Tribes gather for March Pow­wow

Drums, song and dance fill Den­ver Coli­seum dur­ing 3-day gath­er­ing

The Denver Post - - DENVER & THE WEST - By Danika Wor­thing­ton Danika Wor­thing­ton: dwor­thing­ton@ den­ver­, 303-954-1337 or @dani_­worth

Beaten drums and songs filled the Den­ver Coli­seum on Satur­day as hun­dreds en­tered danc­ing, wrap­ping around the floor and cir­cling the color guard and vet­er­ans.

The dancers rep­re­sented tribes from all over the United States and Canada, wear­ing tra­di­tional head­dresses, moc­casins, breast­plates and shawls that var­ied in style and color de­pend­ing on the dancer’s tribe and dance spe­cialty. Par­tic­i­pants ranged from se­niors to some so young they had to be car­ried by their par­ents.

The three-day Den­ver March Pow­wow has come a long way from when it started as a one-af­ter­noon event 43 years ago, mas­ter of cer­e­monies Lawrence Baker said.

“This is a fam­ily, so we’re al­ways go­ing to be here,” he said. “We’re just con­tin­u­ing on what was taught to us: pos­i­tiv­ity, love, en­cour­age­ment, fam­ily.”

For many of the indige­nous peo­ple in at­ten­dance, the event is an an­nual af­fair, a time to catch up with old friends, make new ones and talk about those who have passed or those who are up to great things, he said.

“I think it’s a great op­por­tu­nity, es­pe­cially be­ing in a city,” Pue­blo res­i­dent Raul Figueroa said. “It brings na­tive peo­ple to­gether and con­nects us, dif­fer­ent tribes, dif­fer­ent com­mu­ni­ties, dif­fer­ent ways of life.”

Figueroa, who is from both Sioux and Assini­boine tribes, started go­ing to pow­wows when he was 6. His grand­par­ents took him to some all over north­ern Mon­tana. They taught him how to dance and he helped teach his son, 17-year-old Jarod — a com­mon pat­tern among many of the dancers.

Figueroa’s wife painted his and Jarod’s faces while they pre­pared for their re­spec­tive dances. Raul would be com­pet­ing in the men’s north­ern tra­di­tional dance while Jarod would be com­pet­ing in the teen’s grass danc­ing.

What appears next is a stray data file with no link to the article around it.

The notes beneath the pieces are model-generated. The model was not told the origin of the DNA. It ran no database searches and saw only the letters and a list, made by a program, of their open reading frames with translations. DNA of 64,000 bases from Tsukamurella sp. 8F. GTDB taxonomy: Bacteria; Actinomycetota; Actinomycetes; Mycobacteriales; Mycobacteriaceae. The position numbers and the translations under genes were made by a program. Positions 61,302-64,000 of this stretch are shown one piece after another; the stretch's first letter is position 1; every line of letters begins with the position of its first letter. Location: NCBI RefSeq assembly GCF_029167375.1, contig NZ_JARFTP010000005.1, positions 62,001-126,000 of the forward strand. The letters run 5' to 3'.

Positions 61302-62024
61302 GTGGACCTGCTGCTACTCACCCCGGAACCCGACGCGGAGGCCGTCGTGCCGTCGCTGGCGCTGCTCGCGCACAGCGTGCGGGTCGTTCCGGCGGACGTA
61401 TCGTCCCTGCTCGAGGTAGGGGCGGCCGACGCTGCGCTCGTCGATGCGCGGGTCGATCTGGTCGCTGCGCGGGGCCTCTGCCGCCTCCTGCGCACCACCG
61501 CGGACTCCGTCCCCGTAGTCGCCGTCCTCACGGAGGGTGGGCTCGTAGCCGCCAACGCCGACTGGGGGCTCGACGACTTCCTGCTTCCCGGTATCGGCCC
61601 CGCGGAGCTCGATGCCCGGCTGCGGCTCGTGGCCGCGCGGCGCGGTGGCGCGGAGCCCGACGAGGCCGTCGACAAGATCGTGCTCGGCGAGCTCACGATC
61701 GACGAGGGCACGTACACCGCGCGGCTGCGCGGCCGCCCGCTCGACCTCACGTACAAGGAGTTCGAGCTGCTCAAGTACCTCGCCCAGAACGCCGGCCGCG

Dancers were bro­ken into groups based on age and style of dance. All the dancers in a par­tic­u­lar cat­e­gory would per­form at the same time while judges (and the sta­dium crowd) looked on.

Raul and Jarod Figueroa weren’t ner­vous about danc­ing, both chuck­ling at the idea.

“The drum is like the heart­beat of Mother Earth. When you go in there, it’s a sense of heal­ing,” said Figueroa, a mil­i­tary vet­eran. “It’s a way to heal from what I’ve done in war. It’s a way to tell my story.”

Keya Clair­mont was born and raised in Den­ver and has been go­ing to the pow­wow since she was born. She’s from the Si­cangu Lakota, Sis­se­ton Wah­peton Dakota, Taos Pue­blo, Meskwaki and Leech Lake Ojibwe tribes.

“You get to just ex­pe­ri­ence the cel­e­bra­tion of life — re­ally, that’s what it is for us, that’s why we dance,” said Clair­mont, 22.

Since she was 13, she wanted to be the Den­ver March Pow­wow princess — as did ev­ery other young girl, she said.

A new princess is an­nounced at the pow­wow ev­ery year. The honor is given to girls who come ev­ery year, dance, at­tend school, stay al­co­hol- and drug-free and are good role mod­els. But the princess doesn’t nec­es­sar­ily know they are go­ing to be crowned. Pow­wow of­fi­cials dis­creetly ask the fam­ily whether their daugh­ter would say yes — one com­mit­tee mem­ber noted that no one ever says no. They then sur­prise the girl at the pow­wow.

Clair­mont was cho­sen last year, when she was a stu­dent at the Univer­sity of Den­ver. Clair­mont said she wasn’t ex­pect­ing to be cho­sen, say­ing most princesses are se­niors in high school. But nonethe­less, it was an honor to rep­re­sent both her fam­ily and tribes.

She and oth­ers urged non-na­tives to come ex­pe­ri­ence the pow­wow, de­scrib­ing it as a way to learn the truth about na­tive cul­ture.

“You learn so much here that you don’t in your pub­lic school or book,” Clair­mont said.

The pow­wow con­cludes Sun­day. Hours are 10 a.m. to 8:30 p.m. The grand en­try be­gins at 11 a.m.

Clair­mont, whose Lakota name is Makes Peo­ple Happy Through Her Danc­ing, will be per­form­ing an out­go­ing spe­cial, prob­a­bly around 4 p.m. The coro­na­tion of the 2017 princess will fol­low. Tick­ets are $7. Tick­ets for those 60 and older are $3. Chil­dren 6 and younger are free.

Ti­mothy Gab­bard, 10, of Moor­head, Minn., and a mem­ber of the Dakota Tribe, dances dur­ing the Jr. Boys Fancy Bus­tle Dance dur­ing the Den­ver March Pow­wow at the Den­ver Coli­seum on Satur­day. Pho­tos by Joe Amon, The Den­ver Post

An Amer­i­can In­dian waits to com­pete dur­ing the Den­ver March Pow­wow.

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